This part of the Bond film is always so freaking cool. After Bond receives his mission, he visits Q, the weapons developer for MI6. Q specializes in crafting advanced, personal weapons for MI6 agents, and after 20-plus Bond films, Q has created all kinds of awesome inventions — an invisible car, explosive eyeglasses, and smart blood (which involves nanotech that tracks Bond's moves). These gadgets are often deadly weapons disguised as normal day objects. For example, in GoldenEye, Bond receives a normal-looking pen, but if you click it and wait, it'll explode.

So, Bond will visit Q in his laboratory, and that's when the gizmo genius will introduce and explain a new toy for 007. And if a device is explained, Bond will almost certainly use that object later in the film at a critical moment, often to escape a life-threatening situation or to save someone in peril. For example, in Die Another Day, Bond is equipped with a sonic ring that shatters glass on touch, and later in the film, he uses his futuristic piece of jewelry to break a window and save a woman from drowning. No matter the Bond movie, whenever Q shows up, you know you're in for a high-tech treat.

Bond is always driving around in some super nice vehicles

If you start watching a Bond movie, you can expect at some point that you'll see an amazing vehicle. After all, James Bond loves driving insanely fast. He's the kind of guy who locks eyes with the passenger and floors it on a winding road with a drop-off cliff just inches away. Maybe the passenger panics, but Bond's pulse remains low, and he never reaches for his seat belt. And it just wouldn't be fitting for Bond to drive around like that in a beat-up, rusty car. The only appropriate thing for a man like 007 to drive is a shiny, expensive sports car. And since Bond does quite a lot of traveling, both for business and for pleasure, he's going to hop into a vehicle eventually.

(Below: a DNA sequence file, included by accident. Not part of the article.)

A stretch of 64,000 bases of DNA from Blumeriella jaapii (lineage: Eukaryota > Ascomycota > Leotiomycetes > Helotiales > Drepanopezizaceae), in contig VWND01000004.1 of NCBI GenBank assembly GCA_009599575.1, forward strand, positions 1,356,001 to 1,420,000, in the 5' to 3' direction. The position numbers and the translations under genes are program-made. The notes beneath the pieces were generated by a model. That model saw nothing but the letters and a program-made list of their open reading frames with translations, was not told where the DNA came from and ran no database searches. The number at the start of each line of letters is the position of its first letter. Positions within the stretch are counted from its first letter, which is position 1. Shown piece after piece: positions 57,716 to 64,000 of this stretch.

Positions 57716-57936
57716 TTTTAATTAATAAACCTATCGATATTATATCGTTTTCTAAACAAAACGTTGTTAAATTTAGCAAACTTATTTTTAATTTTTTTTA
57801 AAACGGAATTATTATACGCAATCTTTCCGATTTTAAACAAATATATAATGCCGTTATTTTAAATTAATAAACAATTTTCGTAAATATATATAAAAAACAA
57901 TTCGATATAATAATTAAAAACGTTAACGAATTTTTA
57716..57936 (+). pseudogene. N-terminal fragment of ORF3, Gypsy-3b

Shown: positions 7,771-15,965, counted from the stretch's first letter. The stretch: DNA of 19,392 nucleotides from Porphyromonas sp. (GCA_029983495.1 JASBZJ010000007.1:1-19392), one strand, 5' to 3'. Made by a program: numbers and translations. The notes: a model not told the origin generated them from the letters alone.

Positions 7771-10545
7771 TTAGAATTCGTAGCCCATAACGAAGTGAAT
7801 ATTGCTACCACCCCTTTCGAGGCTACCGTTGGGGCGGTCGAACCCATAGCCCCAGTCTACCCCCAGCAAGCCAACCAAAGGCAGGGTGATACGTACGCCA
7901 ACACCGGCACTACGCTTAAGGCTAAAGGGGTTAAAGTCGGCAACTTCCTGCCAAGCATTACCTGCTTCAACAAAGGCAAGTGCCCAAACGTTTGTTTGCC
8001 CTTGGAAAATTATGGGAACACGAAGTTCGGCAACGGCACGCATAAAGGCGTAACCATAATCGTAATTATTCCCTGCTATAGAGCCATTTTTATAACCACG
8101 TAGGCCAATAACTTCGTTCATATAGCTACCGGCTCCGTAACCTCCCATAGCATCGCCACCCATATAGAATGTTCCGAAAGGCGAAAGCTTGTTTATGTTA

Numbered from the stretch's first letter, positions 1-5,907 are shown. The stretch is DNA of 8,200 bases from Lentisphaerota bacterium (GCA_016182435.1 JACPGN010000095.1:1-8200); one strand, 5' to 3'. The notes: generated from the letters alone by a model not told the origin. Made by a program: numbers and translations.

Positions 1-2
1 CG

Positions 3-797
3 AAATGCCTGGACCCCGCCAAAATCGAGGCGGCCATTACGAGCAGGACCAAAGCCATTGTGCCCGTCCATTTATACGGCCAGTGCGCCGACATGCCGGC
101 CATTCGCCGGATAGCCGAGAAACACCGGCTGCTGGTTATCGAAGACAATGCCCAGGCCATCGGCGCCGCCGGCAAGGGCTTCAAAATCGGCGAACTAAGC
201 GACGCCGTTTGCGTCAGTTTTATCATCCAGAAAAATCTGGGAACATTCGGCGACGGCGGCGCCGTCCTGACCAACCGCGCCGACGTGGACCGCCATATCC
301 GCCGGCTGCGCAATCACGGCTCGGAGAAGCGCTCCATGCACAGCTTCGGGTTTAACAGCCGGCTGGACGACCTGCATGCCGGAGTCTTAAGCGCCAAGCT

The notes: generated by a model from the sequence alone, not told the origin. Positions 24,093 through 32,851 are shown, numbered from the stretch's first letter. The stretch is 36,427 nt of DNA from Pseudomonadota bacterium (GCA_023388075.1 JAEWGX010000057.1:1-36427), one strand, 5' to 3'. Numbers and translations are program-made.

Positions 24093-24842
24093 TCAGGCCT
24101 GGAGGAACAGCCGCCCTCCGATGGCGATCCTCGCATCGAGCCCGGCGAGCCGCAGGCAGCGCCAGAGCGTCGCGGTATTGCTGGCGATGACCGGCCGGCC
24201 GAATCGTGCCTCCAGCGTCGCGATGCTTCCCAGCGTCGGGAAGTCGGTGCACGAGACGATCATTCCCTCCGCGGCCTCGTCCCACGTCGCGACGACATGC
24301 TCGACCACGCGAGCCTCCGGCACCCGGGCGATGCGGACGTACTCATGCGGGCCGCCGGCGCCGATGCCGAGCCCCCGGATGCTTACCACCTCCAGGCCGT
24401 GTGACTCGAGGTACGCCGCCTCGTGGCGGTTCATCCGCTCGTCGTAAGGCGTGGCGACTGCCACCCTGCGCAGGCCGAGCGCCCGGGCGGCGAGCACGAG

But even when he's not driving around in his iconic Aston Martin, this super spy has non-traditional means of getting around. The Bond franchise has tried to mix things up over its long run by showcasing other types of vehicles — jet skis, boats, helicopters, and private planes. We even see a car that turns into a submarine, as well as another car that converts into an airplane. The Bond filmmakers have certainly been creative in their vehicle choices, but whether it's a speed boat or a flying car, there's always a nice vehicle to appreciate in the Bond films.

Always expect a larger-than-life villain with a crazy plan

What is James Bond without a wild villain? Bond baddies are always epic. Sure, the tamest ones are killers and big-time drug dealers, but your typical Bond villain builds a space station intending to wipe out humanity and start over with a "master race" (Drax in Moonraker). The average Bond villain fakes his death, radically alters his physical appearance, resurfaces as a different ethnicity, builds a space weapon, and tries to incite war between North and South Korea (Gustav Graves in Die Another Day). What we're trying to say is that Bond villains are over-the-top, larger-than-life, insane human beings. And their evil plans are about as crazy as it gets.